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Sat Dec 27, 2014, 09:40 AM


Vatican: Preserving ethnological artifacts

One of Rome's best-kept secrets is collection of 100,000 ethnological artifacts

(CNS/courtesy Vatican Museums) Expert restorers work in conservation laboratory for ethnological materials at Vatican Museums Expert restorers work in the conservation laboratory for ethnological materials at the Vatican Museums in this recent photo. Many of the 100,000 artifacts sent to the Vatican via missionaries over the centuries are made of delicate materials such as ostrich plumes, leather and glass beads. For their conservation, the Vatican has a 15-member staff of expert restorers in its state-of-the-art conservation laboratory.

Published: December 26, 2014
By Judith Harris
Catholic News Service

VATICAN CITY (CNS) -- One of Rome's best-kept secrets is the collection of 100,000 ethnological artifacts housed in a special section of the Vatican Museums.

Most of the items were sent to Italy by missionaries over the course of hundreds of years and turned into a collection at the Vatican 90 years ago. They come from as far afield as the Easter Islands, South America and Congo. They include objects from Native American tribes and from Hindu, Buddhist and Islamic religious cultures.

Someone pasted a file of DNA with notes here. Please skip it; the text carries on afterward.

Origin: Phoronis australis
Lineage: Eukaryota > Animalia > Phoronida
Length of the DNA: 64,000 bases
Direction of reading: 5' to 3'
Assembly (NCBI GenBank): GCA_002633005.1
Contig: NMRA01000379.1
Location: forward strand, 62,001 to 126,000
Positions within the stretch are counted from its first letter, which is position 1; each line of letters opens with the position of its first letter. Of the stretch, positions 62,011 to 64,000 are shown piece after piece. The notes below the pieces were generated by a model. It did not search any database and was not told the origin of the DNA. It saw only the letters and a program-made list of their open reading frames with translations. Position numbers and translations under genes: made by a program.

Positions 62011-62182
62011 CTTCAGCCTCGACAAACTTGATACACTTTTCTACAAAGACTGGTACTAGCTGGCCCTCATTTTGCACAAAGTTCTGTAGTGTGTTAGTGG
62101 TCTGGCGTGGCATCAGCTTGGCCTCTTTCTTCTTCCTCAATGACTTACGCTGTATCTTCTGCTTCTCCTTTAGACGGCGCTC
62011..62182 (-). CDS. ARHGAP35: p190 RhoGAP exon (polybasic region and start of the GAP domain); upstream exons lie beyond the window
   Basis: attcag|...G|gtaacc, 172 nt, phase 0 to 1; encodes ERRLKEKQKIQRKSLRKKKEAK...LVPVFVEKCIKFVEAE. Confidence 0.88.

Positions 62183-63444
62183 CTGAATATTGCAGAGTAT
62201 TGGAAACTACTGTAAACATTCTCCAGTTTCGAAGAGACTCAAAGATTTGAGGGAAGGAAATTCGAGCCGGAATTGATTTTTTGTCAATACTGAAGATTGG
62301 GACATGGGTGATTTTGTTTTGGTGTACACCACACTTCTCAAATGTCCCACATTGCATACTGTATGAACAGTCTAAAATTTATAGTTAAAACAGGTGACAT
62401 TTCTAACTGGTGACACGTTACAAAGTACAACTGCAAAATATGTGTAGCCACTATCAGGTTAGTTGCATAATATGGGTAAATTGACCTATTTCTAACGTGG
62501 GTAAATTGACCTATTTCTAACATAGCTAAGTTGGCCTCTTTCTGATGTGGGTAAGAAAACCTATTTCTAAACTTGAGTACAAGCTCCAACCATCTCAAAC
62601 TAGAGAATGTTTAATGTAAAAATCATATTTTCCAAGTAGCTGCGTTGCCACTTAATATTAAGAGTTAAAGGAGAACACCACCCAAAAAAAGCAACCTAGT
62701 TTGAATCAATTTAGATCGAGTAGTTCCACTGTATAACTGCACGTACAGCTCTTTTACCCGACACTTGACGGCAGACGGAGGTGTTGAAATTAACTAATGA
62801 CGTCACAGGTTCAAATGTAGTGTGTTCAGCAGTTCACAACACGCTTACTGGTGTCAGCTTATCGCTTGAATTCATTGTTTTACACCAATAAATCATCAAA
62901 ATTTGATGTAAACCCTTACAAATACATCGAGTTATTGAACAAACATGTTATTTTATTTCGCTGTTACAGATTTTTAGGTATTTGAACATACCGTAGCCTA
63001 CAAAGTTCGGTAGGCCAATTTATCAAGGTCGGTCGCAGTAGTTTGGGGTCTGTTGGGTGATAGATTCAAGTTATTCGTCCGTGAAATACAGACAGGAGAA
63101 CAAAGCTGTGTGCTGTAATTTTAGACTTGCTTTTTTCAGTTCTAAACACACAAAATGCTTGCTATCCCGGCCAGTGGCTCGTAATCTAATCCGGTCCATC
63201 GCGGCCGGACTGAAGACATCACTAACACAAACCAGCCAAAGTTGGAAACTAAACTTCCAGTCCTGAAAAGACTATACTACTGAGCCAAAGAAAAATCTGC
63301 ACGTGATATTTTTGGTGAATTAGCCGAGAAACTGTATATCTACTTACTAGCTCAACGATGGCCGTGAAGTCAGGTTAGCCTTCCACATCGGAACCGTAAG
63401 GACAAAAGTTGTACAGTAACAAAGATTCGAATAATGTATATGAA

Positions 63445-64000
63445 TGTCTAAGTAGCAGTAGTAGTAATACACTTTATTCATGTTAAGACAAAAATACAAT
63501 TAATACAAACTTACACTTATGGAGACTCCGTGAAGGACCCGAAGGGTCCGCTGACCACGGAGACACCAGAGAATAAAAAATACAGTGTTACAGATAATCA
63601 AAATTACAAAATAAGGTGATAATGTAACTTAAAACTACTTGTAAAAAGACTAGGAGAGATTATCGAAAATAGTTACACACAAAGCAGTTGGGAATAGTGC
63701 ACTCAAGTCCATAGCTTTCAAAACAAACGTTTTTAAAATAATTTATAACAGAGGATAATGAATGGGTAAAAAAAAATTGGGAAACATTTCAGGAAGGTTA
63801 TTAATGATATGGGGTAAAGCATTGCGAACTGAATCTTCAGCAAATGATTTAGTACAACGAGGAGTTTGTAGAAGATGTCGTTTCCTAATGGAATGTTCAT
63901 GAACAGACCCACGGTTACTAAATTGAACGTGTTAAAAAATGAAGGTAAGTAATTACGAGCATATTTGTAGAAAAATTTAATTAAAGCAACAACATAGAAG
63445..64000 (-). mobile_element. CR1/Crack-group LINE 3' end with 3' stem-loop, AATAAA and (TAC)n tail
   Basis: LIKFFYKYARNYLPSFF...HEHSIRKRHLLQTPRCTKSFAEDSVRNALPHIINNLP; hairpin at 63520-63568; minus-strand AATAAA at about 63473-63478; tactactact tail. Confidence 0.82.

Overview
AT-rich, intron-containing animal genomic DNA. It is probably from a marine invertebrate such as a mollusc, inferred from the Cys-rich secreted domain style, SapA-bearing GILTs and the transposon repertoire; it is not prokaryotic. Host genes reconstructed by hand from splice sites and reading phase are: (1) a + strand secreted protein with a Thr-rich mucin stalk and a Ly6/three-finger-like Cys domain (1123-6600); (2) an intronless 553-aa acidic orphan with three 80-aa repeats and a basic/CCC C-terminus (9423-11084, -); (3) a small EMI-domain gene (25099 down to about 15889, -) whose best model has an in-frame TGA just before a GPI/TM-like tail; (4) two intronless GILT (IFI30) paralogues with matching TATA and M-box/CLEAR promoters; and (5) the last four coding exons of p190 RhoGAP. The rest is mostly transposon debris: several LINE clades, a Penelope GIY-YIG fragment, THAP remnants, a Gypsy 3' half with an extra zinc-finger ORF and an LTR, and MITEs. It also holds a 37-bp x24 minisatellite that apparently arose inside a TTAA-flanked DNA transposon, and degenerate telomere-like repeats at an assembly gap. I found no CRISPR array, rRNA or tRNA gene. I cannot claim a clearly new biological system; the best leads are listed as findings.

"When people think of the Vatican Museums collections, they often forget that over half of what we have is not European," said Father Nicola Mapelli, a member of the Pontifical Institute for Foreign Missions and director of the Ethnological Missionary Museum within the Vatican Museums.

The unusually large collection was begun in 1692, when such objects were first sent to the Vatican by missionaries in Oceania, China, Australia and the Americas. Then, for the Holy Year of 1925, Divine Word missionary Father Wilhelm Schmidt, an Austrian anthropologist, asked Catholic missions worldwide to send artifacts for display at the Universal Missionary Exhibition called by Pope Pius XI to document the missionary activity of the church beyond Europe. Father Schmidt was the founder of "Anthropos," a journal that reported field research in ethnography conducted by missionaries, especially in New Guinea and Togo.


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